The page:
Thursday, August 30, 2012
The Problem With Attachment Parenting
I have probably approached this topic from a hundred different directions. Still not quite sure how to say it nicely. Today, as a change in programming, I am just going to come out and say it.
The problem with Attachment Parenting is that it is impossible to do perfectly.
There. I said it.
I love the ideas behind attachment parenting- kindly responsiveness, respect, balance, etc. But we have to be honest- no matter what AP is SUPPOSED to be, what it usually end up being is very different.
What does AP end up being? Often it is a laundry list of mom resume accomplishments- breastfeeding, baby wearing, no circumcision, natural birth, no cry-it-out, co-sleeping, organic food and toxin free clothing and of course- cloth diapers! I even hear people say they don't believe in saying "no" to their children and think time-outs are as bad as spanking. (Spare me, please.) The truth is it probably doesn't have to be ANY of those things, but that is what it gets turned into.
I know my love affair with AP ended when I found myself pregnant with my second child.
I had been busy for the previous two years co-sleeping, breastfeeding on cue, and just generally striving for perfection. When I became pregnant again, I knew one thing- I could not SUSTAIN the mom rules I had set up for myself in my AP strive for Dr. Sears approval.
I was exhausted. EXHAUSTED. I had not slept through the night since my first pregnancy over two years before. Throughout my second pregnancy my two year old woke up every night and crawled into bed with me around 3am. In my big old pregnant state I couldn't get back to sleep. I was tired and not just physically. I was emotionally exhausted and fed up with constant contact and lack of sleep and doing it all for the good of my baby. I had lost myself in the shuffle.
Maybe that isn't what is supposed to happen. Maybe I was being unwise in my expectations for myself. I am pretty sure though that I am not the only one. I think AP burnout is really pretty common and the fact that other moms SEE how burnt out AP moms are makes them a little afraid to even TRY it.
I am ashamed (or just frightened) to even admit that my second child didn't sleep for even ONE night in our bedroom as an infant. She went into a bassinet in the room with her brother (swaddled even! GASP!) and she slept like a champ.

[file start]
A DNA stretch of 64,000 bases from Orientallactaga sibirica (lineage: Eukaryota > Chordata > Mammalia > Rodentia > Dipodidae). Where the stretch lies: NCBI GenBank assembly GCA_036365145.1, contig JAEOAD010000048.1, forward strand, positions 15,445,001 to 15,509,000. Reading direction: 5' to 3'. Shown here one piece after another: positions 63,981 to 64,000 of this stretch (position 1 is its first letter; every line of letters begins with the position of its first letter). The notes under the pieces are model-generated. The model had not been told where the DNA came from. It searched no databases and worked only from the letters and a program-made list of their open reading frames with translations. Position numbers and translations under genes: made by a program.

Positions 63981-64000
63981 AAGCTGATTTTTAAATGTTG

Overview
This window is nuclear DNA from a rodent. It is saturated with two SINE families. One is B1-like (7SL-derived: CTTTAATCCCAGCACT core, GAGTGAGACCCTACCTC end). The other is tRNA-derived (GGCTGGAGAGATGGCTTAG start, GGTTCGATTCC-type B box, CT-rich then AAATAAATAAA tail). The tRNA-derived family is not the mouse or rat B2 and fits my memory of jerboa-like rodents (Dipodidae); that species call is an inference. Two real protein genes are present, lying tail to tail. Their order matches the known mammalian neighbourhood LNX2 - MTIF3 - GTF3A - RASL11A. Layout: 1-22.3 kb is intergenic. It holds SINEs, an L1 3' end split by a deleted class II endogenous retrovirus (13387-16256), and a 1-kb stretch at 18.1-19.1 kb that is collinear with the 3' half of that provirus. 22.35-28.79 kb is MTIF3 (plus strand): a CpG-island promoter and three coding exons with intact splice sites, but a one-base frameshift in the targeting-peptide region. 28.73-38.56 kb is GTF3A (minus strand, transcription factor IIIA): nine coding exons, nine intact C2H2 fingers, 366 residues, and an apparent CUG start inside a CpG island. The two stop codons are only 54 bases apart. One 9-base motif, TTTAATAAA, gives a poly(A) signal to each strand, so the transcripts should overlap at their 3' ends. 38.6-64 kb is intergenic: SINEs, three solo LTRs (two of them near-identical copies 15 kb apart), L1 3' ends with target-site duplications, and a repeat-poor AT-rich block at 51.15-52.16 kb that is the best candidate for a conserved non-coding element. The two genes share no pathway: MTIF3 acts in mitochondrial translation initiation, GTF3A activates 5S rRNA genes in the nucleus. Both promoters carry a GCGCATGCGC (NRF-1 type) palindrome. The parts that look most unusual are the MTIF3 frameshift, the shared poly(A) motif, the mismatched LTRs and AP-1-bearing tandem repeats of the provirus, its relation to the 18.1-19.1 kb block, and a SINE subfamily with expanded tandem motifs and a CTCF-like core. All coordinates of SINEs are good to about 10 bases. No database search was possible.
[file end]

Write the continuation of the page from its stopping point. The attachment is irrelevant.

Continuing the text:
I was home with my two kids by myself for about 18 hours a day. I was over 1000 miles away from family. The problem with AP at this point was that I COULD NOT DO IT. I physically couldn't be there constantly, answering every emotional whimper, need, and diaper with perfect, attached, surreal calmness.
The baby swing- ummmm, yeah, I used it. And I LIKED IT. I have also owned a Bumbo (double gasp!) and strollers (I know- we can't be friends any more! Real AP moms only baby-wear!) and bouncers and all that jazz. Do they all work for every kid? No. But sometimes they worked. Sometimes they kept me sane. Sometimes they made life bearable when I was overwhelmed.
The sad reality is that most modern families don't have 10 adults living in a house together. Most people don't have half a dozen children and grandmas all under one roof. If you do then it is pretty possible for somebody to always go straight to a fussing baby and you can raise a child who never cries for more than a few seconds. But for most mothers the reality is much more lonely (and private) and those gadgets we buy- well they replace grandmother or an older sibling or a mom who simply needs to feed her other children.
The problem with Attachment Parenting is the rules and the restrictions and the impossible perfection and of course- the JUDGMENT. Not just judgment that we throw at each other, but the judgment that we hurl at OURSELVES when we perceive that we fall short.
Today- more than 7 years after my first baby, I don't consider myself an "Attachment Parent". I just try to be the best I can be in my circumstances. I try to baby-wear when it works for me and my baby (and my back). I try to get my babies when they need me but it doesn't always happen immediately. I try to make them feel loved but that doesn't mean I meet their every grunt and noise with a nipple. I breastfeed but sometimes I don't like it. I still love my stroller more than is healthy.
The biggest difference now though is that I no longer feel guilty or ashamed of all of these truths. I am more comfortable in my mom skin than I was seven years ago and I am more accepting of my own imperfections.
I hope that we can all get to a place where we find real balance and where we are so sure of how we are parenting that we don't care how other people are looking at us. I hope we can raise healthy, well rounded children who don't believe the world revolves around them and are sensitive to others. I am not sure how perfect parenting is done or how to raise a child into a fantastic adult.
I am pretty sure that it means doing our best and letting go of the rest. Nobody wants a mother who has lost her joy in trying to be a perfect mother.